The importance of maintaining separate fields for name elements in a mail list becomes clear when searching for duplicates in the list. If an individual’s name is separated into its constituent parts in a mailing list, it is must simpler to identify duplicates than if the first name and last name are in the same field.
Software for maintaining a mail list
Since a mail list is really a data base of elements needed to form an address, it is best to maintain it in a software program such as Microsoft Access that is designed for data base management. While it is easy to use the spreadsheet program Microsoft Excel to set up columns and tabular displays, it is not the first choice for mail list maintenance. Don’t use Microsoft Word for your mail list even though it has a mail merge function.
Merge/purge and de-duplication
Merge/purge is one method of improving the quality of a mail list. In this process, two or more different name and address files are combined (merged) into one list and duplicate records are identified and deleted (purged). De-duplication (de-dupe) is the same process but using only one list. One of the main benefits of merge/purge and de-duplication is to ensure that a single individual or business receives only one mail piece.
Identifying duplicates requires a set of rules to define what constitutes a duplicate. Addresses can be compared to addresses only; or names to names only; or names and addresses compared. Matches can be exact (meaning every element is identical) or near (meaning Bob Peterson or Rob Peterson would be considered a match to Robert Peterson).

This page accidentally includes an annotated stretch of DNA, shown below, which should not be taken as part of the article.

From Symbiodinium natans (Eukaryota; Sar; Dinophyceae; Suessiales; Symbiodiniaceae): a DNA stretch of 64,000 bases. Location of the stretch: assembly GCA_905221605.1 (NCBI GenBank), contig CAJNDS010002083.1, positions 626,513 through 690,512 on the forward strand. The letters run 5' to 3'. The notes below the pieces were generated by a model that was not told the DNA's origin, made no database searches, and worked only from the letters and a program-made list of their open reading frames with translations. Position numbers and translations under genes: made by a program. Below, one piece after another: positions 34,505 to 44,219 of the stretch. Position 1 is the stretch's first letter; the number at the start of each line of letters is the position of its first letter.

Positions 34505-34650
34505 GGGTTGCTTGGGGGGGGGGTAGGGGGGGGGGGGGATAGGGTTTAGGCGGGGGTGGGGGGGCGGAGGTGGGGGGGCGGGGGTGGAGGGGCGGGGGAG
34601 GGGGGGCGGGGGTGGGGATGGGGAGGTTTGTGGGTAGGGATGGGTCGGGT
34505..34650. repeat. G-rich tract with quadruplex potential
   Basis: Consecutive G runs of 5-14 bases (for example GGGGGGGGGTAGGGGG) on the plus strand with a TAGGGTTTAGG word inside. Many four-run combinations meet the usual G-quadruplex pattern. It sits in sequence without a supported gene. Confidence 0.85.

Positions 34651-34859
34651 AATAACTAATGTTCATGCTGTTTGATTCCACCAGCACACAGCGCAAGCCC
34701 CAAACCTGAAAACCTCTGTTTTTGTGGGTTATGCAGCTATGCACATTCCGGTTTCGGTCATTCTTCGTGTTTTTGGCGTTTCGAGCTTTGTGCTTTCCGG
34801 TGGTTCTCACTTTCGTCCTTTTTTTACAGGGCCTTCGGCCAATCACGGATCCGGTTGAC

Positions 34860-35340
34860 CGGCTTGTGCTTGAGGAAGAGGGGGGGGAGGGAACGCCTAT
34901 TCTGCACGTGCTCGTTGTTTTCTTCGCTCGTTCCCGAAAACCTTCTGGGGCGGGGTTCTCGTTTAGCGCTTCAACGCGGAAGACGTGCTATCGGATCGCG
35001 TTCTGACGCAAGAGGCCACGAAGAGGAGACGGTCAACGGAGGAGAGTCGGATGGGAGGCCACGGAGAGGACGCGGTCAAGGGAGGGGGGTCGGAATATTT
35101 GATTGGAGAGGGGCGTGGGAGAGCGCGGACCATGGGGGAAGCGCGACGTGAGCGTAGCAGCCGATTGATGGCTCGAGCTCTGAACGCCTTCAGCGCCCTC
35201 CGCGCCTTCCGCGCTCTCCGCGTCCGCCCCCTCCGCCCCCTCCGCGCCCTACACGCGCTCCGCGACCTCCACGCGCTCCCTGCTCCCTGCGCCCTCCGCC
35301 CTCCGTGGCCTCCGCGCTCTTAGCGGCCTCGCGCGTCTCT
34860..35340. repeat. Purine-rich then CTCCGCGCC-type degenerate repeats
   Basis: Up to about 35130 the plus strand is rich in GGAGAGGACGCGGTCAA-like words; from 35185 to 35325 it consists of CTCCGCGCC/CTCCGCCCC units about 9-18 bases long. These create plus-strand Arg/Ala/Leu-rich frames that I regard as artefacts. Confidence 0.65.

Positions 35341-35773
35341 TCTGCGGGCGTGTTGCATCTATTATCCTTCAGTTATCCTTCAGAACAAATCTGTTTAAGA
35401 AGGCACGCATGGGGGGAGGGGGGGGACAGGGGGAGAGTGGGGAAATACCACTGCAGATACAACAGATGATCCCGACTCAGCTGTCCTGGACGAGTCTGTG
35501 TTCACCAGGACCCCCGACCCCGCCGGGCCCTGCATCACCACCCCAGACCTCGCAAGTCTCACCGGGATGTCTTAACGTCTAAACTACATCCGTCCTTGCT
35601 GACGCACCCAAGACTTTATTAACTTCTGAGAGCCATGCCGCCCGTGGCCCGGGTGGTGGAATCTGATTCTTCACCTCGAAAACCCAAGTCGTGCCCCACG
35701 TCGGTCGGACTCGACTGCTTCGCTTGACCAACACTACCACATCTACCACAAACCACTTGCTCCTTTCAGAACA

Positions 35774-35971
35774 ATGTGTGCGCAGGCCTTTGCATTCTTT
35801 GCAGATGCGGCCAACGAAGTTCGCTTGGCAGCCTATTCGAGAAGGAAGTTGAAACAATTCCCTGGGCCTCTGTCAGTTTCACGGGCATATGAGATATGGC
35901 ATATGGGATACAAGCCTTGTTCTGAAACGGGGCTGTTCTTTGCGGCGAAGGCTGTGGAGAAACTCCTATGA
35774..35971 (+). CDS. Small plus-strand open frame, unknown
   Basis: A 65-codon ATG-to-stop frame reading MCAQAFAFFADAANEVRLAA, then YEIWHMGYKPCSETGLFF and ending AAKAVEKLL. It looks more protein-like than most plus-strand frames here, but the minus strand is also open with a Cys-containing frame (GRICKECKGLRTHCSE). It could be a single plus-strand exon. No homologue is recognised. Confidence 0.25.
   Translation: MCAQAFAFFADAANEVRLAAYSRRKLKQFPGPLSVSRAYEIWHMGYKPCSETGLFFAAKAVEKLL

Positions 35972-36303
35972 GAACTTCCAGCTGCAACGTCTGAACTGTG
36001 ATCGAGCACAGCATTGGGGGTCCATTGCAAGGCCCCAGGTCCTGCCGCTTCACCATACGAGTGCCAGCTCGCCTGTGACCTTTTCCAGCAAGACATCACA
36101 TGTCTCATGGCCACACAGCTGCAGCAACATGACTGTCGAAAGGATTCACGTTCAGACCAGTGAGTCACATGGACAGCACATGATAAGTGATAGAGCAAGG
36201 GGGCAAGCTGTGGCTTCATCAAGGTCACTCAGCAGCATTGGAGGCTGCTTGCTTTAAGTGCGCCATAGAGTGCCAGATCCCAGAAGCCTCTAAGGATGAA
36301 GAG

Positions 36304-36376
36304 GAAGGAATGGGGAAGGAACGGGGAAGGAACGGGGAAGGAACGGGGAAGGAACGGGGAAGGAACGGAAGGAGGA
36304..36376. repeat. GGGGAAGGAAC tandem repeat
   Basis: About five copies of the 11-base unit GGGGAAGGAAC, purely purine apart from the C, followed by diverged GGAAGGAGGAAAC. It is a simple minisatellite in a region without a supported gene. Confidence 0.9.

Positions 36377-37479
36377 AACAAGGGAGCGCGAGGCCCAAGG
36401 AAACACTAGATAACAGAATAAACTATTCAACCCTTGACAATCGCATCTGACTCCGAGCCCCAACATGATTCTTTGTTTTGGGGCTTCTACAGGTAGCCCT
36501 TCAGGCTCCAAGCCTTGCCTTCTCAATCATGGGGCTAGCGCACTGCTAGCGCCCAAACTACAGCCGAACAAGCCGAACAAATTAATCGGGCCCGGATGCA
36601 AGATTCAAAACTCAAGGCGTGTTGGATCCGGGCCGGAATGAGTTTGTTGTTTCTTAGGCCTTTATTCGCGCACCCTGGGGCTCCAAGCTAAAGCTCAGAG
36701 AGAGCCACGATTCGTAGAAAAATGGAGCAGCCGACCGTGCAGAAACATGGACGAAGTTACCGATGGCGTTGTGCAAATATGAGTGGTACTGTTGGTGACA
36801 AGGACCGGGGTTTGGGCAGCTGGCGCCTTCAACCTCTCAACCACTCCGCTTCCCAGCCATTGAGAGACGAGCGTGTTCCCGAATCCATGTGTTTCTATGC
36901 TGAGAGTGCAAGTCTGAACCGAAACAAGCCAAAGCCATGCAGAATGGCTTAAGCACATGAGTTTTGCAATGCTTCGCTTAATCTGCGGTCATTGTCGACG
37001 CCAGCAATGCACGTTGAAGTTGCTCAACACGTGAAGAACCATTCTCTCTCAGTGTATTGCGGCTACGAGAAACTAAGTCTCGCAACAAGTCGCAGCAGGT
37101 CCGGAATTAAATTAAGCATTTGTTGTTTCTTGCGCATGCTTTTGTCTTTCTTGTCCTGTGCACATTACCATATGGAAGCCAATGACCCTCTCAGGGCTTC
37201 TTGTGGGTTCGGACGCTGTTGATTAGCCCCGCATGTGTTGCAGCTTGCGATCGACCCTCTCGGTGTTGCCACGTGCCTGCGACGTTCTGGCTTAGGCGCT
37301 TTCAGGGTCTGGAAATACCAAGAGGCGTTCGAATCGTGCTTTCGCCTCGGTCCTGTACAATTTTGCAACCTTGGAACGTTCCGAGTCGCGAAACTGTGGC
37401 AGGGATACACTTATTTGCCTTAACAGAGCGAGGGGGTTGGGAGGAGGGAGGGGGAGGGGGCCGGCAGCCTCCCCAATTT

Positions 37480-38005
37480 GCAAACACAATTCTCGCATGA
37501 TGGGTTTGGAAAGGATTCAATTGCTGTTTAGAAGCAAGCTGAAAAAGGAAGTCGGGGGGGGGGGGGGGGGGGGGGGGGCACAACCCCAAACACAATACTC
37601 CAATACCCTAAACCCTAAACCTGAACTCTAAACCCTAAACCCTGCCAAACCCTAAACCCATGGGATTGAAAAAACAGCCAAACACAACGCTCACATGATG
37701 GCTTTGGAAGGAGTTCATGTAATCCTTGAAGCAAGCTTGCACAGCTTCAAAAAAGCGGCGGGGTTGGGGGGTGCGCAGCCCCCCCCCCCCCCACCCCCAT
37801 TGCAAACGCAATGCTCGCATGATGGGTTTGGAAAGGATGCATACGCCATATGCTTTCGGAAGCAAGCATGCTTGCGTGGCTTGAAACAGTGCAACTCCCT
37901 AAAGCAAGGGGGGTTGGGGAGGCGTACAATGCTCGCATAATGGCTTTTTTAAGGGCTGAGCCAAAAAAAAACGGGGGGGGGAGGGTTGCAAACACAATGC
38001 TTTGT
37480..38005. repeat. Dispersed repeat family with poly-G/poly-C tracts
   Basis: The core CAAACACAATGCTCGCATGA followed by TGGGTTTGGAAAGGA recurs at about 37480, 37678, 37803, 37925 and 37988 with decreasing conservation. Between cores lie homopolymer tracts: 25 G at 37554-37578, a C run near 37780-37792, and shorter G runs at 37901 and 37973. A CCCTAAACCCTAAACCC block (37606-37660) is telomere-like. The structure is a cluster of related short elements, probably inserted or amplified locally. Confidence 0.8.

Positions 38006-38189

We are a very mobile population. The U.S. Census Bureau reports that on average, about 1 in 6 Americans move every year. However, some demographic segments move more often – about one-third of renters move each year, compared to about 10% of homeowners, and about one-third of adults in their early 20s.
What this means for you as a mail list manager is the importance of verifying that an individual or business is at the address you have on file. One way to do this is to mail at least every 90 days and to use an ancillary service endorsement (ASE) on the outside of the mail piece. The ASE tells the USPS what to do with the mail piece if the individual or business has moved. Another way is to compare your mail list to the database maintained by the USPS of individuals and businesses who have turned in change of address notices. We provide this service, called move update verification, to our customers; for more information, contact Bret Atwood at 804-226-1500 or email@example.com.
Mail list enhancement services
If you have carefully compiled your mailing list and maintained it well, you may benefit from enhancing the list with additional information besides what is required to address a mail piece. A business list can be enhanced with information such as SIC code, annual sales, and number of employees, while household income, phone, gender and other demographic information can be added to a residential list. Data append produces a profile of your customers which can be used as the basis for selecting prospects that match the profile.
Your mail list: a valuable marketing tool
Because your mail list can be a valuable marketing tool, it is worth the effort to compile and maintain a good one. We will be glad to discuss your plans to use your mailing list for a marketing effort, and to provide information on how to improve its quality, accuracy and recency.